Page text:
Why does Yingluk’s government do nothing? Permanent Revolution in the Thai context

Giles Ji Ungpakorn

Many people might be wondering why Yingluk’s government seems to be paralysed in the face of violent and criminal actions by Sutep’s Democrat Party mob. The answer is not that there are “invisible hands” from the throne or that there is covert military support for Sutep. In fact, the top elites regard Sutep and his acolytes as lowly street gangsters. They also regard former Democrat Party PM Abhisit as a weak creature to be used and then ignored. But these disturbances are useful to the military and the conservatives because they can push Pua Thai and Taksin into further compromises. That is why the military is sitting on its hands with a smug smile. Naturally, Sutep is getting support from the backwoodsmen in the Constitutional Court and the Election Commission, but the street mobs are doing all the work. They are also supported by the reactionary doctors, vice chancellors and NGOs who represent the middle class.

The real reason why Pua Thai appears to be paralysed is that they face a choice. Either they order the sacking of the top generals and reactionary judges and the arrest of the violent protest leaders, using the police and the support of millions of Red Shirts, mobilised on the streets, or they go for a grubby compromise with the conservatives.

To put it more bluntly, either Pua Thai mobilise their supporters and the Red Shirts to tear down the old order, or they make peace with their conservative elite rivals. Given that Taksin, Yingluk and Pua Thai are basically “big business politicians”, they naturally choose the latter option. This is not to avoid civil war, but to avoid revolution from below.

When I refer to Thailand’s “old order” I am not talking about some semi-feudal state structure. I am talking about a modern capitalist semi-dictatorship controlled by the military, the business class and the top civil servants. They are all united in their royalism, but Thailand is not an absolute monarchy either.

Until the election victory of Taksin’s Thai Rak Thai Party in 2001, the old way of conducting politics was for the different elite parties to compete on the basis of personalities and patronage. Taksin introduced the central importance of policies to the electoral process. Before this, and before the 1997 economic crisis, the laissez-faire policies of successive Thai governments resulted in unplanned and chaotic public infrastructure and total lack of welfare. The elites and the middle class enriched themselves on the backs of the poor.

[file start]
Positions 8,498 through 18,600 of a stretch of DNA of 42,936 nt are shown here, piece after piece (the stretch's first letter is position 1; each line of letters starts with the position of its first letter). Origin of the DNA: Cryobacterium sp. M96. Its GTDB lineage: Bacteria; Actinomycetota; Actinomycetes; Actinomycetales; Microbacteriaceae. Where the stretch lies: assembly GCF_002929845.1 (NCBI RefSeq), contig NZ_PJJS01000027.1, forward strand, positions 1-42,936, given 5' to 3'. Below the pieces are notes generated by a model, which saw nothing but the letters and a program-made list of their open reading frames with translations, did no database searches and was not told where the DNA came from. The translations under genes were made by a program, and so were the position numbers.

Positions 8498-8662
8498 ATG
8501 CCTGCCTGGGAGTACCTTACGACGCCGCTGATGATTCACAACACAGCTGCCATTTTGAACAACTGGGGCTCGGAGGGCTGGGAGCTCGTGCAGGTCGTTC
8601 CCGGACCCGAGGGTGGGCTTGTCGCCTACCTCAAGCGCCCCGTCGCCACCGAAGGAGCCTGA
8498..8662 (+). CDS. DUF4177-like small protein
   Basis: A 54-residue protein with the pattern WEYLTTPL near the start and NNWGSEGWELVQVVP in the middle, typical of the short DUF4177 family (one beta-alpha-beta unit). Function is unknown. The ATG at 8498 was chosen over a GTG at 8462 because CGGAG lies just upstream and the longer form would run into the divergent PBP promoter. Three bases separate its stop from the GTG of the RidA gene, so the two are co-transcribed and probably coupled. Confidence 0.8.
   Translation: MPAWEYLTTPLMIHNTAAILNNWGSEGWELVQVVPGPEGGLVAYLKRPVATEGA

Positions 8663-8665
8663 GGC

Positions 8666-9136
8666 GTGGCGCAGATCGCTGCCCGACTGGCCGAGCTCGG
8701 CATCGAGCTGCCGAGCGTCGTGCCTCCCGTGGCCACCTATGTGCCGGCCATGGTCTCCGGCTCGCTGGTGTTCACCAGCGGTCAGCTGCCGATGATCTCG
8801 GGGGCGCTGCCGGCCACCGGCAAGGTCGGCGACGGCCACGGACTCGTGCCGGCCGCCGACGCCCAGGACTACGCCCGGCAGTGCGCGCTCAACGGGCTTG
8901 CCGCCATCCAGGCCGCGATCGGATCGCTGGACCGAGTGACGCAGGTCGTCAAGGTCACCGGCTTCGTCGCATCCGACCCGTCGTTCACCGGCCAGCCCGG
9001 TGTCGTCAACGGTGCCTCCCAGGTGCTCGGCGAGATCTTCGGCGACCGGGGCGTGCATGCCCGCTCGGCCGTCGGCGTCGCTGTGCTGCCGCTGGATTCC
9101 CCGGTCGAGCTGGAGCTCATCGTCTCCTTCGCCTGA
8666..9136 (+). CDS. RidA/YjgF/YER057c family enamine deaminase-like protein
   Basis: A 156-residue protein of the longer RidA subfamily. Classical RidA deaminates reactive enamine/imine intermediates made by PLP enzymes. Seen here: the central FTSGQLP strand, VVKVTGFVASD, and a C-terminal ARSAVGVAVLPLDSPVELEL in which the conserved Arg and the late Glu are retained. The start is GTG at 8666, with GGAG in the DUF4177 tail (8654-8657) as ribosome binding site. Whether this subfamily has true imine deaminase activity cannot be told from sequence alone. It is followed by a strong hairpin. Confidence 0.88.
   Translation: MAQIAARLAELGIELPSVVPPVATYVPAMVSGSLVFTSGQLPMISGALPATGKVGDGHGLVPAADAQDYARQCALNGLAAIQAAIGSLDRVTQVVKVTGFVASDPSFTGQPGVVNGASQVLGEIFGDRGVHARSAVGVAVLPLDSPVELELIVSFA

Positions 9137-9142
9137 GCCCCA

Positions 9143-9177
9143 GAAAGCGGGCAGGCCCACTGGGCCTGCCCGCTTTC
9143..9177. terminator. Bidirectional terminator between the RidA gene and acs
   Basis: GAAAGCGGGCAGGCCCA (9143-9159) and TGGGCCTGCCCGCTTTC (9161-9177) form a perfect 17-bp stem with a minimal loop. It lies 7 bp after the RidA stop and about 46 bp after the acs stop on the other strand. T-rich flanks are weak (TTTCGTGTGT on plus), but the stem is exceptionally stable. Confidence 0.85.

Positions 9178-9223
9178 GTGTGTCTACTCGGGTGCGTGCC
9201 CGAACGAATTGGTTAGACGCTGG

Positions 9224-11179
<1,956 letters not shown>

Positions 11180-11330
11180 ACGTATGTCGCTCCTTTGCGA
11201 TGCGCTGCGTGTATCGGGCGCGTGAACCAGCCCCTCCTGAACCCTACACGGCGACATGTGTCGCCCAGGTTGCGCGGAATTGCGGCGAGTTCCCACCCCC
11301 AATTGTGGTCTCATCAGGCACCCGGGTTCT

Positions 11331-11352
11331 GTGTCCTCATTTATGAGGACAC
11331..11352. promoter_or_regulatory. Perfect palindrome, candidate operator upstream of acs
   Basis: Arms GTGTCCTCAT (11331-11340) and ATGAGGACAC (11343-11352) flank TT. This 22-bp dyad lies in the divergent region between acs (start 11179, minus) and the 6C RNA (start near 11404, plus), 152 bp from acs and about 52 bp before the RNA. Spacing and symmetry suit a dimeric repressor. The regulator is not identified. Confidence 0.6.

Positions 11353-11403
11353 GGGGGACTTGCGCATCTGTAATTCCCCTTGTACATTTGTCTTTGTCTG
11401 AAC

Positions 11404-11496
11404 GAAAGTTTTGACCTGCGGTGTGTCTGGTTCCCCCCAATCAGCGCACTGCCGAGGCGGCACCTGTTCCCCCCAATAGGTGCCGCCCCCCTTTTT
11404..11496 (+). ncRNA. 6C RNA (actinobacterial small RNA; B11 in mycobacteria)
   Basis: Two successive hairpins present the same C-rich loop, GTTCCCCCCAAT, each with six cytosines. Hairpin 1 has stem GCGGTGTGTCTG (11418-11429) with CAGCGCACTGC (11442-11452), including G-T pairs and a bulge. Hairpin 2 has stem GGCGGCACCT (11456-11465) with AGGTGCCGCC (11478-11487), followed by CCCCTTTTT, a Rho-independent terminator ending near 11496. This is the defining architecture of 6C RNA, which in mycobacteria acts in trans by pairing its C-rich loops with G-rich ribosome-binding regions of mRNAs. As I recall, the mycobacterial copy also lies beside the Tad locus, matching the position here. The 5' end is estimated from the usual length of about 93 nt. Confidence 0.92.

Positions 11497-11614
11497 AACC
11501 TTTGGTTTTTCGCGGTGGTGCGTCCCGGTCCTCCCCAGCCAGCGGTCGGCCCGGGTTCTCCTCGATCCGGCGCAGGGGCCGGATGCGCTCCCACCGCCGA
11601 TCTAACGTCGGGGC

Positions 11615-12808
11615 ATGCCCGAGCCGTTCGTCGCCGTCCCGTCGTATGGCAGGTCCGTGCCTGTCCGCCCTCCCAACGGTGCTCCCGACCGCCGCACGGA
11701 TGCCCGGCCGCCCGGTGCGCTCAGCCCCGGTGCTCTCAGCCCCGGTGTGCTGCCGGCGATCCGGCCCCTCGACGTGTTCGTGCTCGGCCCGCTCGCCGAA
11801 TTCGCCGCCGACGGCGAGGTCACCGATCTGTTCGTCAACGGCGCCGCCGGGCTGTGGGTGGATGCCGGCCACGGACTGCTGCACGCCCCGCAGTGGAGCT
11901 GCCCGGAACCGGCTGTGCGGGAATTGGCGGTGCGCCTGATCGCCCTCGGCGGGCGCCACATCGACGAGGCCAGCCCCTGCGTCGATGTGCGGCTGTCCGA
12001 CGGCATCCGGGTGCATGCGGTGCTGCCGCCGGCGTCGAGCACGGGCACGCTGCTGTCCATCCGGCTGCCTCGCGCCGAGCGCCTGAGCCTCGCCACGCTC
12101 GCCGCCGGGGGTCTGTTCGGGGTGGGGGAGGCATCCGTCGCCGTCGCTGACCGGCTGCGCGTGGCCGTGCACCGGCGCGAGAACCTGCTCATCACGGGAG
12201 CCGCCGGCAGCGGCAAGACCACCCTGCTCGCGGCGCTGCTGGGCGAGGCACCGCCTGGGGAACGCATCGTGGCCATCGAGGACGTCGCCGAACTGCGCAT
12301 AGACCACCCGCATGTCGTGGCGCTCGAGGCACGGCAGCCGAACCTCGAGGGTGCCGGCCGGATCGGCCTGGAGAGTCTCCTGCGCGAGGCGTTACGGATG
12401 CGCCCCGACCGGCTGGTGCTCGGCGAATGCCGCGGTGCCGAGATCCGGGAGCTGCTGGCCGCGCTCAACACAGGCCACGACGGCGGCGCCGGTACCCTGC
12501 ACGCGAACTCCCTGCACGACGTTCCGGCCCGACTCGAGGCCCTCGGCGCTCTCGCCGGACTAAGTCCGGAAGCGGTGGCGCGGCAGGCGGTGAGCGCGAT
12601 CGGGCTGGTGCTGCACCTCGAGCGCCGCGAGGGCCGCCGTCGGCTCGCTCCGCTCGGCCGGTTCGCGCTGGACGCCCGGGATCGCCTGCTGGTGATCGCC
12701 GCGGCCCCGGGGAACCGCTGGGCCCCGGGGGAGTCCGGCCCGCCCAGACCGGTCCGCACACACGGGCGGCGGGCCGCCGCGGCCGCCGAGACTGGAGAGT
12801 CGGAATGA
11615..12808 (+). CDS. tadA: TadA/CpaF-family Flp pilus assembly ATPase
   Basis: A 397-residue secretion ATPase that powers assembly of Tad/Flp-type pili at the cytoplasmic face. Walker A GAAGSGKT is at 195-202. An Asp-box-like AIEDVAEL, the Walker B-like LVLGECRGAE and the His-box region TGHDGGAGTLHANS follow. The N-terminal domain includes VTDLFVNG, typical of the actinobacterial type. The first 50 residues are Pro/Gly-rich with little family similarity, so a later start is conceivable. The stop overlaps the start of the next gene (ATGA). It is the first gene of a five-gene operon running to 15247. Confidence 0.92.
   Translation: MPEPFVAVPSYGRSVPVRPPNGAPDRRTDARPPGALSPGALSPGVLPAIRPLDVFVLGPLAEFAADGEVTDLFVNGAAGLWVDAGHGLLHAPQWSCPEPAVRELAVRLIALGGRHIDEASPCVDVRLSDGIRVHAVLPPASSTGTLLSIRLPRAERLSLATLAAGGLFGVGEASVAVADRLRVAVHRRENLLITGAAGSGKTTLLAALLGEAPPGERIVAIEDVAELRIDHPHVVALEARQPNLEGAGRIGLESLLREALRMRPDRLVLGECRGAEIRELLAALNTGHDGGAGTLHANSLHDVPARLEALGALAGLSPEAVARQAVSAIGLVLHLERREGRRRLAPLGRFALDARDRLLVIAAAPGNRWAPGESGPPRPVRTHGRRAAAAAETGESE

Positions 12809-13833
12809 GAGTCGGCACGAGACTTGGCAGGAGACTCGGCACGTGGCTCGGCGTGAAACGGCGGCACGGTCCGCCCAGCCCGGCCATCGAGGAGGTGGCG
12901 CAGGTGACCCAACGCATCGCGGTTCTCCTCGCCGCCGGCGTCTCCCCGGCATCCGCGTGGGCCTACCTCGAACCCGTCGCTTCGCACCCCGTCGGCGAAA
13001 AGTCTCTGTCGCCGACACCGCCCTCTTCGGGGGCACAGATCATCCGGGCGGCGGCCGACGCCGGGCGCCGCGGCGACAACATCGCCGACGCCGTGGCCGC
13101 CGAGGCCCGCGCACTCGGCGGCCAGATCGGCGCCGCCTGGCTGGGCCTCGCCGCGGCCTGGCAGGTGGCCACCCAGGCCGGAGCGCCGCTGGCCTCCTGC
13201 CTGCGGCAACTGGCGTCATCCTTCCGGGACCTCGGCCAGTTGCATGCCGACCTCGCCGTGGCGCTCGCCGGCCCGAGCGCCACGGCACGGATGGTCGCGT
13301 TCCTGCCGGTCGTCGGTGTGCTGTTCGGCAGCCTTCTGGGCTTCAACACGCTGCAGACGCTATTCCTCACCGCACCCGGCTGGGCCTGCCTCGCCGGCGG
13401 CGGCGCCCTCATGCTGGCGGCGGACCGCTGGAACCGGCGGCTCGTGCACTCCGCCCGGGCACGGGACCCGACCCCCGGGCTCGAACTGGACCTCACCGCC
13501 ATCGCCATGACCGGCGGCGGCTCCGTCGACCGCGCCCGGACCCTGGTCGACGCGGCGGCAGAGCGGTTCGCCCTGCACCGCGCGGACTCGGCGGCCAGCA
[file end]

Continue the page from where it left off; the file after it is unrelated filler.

On an economic and social level, the rapid growth that the Thai economy experienced through the 1980s and early 1990s meant that more and more ordinary people were becoming urbanised, educated and more self-confident. People wanted to see change and they wanted a share in the fruits of development.

Growing conflict was emerging between the realities on the ground and the old political structures that had a stranglehold on society. Taksin and Thai Rak Thai played a part in increasing this conflict by proposing modernisation. Yet Taksin’s aim was not to pull down the old order, but merely to gently modernise it. Today, Yingluk, Pua Thai and Taksin are still determined to protect the main pillars of the old order. They fear revolt from below more than competition from the conservatives.

Thailand today is not the Europe of 1848, but there are some aspects of Europe in 1848, as explained by Karl Marx, which can help us understand the Thai situation. Marx wrote that the rising capitalist class in Europe were too cowardly to finish off the old order by leading a revolutionary movement of workers. The capitalist class preferred a compromise with the old feudalists rather than mobilising movements from below which might come to challenge the capitalists themselves. Marx announced that from then on, workers needed to lead an independent “Permanent Revolution” which would sweep away the old rulers and go on to challenge the capitalist class. Leon Trotsky developed this idea further by arguing that in under-developed countries workers should lead movements of workers and peasants to sweep away colonialism or feudalism and not merely stop at modern capitalism, but move on towards socialism. This happened in Russia in 1917 until the revolution was drowned in blood by Stalin.

What this means for Thailand is that we should not raise false hopes that Yingluk, Pua Thai or Taksin will carry out the necessary mobilisations to get rid of the old order. That task must be led by a movement from below whose aims should be to go further than just establishing capitalist parliamentary democracy as seen in the West.

In practice, given the weak state of independent red shirt and left-wing organisation on the ground, the best we can hope for right now is to build a movement from below which continues to push against the boundaries of authoritarianism and to continually criticise any nasty compromises which Pua Thai will want to make. But ultimately, in the long term, this movement will have to rise up and pull down the structures dominated by the military, big business and conservative officials.